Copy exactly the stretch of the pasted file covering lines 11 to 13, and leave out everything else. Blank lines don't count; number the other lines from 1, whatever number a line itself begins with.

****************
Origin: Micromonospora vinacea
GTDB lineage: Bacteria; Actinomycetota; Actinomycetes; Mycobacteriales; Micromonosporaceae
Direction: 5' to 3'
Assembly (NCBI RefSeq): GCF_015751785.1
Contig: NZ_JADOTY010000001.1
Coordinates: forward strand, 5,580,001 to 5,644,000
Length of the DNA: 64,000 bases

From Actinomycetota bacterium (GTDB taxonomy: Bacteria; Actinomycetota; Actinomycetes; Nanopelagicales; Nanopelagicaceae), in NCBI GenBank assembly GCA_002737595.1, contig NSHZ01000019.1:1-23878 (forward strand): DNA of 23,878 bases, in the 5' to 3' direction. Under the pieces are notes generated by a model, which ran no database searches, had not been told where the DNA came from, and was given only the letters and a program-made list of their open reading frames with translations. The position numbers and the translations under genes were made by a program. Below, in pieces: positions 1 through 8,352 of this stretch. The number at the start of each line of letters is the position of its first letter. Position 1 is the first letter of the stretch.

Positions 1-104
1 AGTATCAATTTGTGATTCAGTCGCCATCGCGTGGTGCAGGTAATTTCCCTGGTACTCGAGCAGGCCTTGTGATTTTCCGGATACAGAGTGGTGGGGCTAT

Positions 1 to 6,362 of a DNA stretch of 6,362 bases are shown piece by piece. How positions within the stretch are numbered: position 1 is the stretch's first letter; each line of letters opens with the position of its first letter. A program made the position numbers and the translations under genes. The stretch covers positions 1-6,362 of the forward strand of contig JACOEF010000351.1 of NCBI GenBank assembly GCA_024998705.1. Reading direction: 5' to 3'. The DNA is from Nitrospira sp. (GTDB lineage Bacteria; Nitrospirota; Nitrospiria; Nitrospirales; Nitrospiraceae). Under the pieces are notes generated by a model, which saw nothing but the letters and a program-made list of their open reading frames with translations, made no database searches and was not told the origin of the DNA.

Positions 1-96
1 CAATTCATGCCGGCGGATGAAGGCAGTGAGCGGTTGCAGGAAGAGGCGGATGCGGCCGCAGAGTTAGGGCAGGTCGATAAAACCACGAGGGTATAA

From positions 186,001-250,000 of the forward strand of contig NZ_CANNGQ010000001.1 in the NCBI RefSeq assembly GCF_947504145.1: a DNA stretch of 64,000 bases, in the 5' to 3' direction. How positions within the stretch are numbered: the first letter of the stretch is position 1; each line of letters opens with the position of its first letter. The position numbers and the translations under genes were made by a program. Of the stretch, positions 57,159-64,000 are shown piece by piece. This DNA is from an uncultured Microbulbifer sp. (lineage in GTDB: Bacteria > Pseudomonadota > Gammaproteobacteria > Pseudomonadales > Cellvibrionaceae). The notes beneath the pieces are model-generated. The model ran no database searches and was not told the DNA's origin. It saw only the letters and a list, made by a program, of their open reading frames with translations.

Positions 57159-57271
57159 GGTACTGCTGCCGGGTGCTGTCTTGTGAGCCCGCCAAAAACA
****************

Positions 1 to 6,362 of a DNA stretch of 6,362 bases are shown piece by piece. How positions within the stretch are numbered: position 1 is the stretch's first letter; each line of letters opens with the position of its first letter. A program made the position numbers and the translations under genes. The stretch covers positions 1-6,362 of the forward strand of contig JACOEF010000351.1 of NCBI GenBank assembly GCA_024998705.1. Reading direction: 5' to 3'. The DNA is from Nitrospira sp. (GTDB lineage Bacteria; Nitrospirota; Nitrospiria; Nitrospirales; Nitrospiraceae). Under the pieces are notes generated by a model, which saw nothing but the letters and a program-made list of their open reading frames with translations, made no database searches and was not told the origin of the DNA.

Positions 1-96
1 CAATTCATGCCGGCGGATGAAGGCAGTGAGCGGTTGCAGGAAGAGGCGGATGCGGCCGCAGAGTTAGGGCAGGTCGATAAAACCACGAGGGTATAA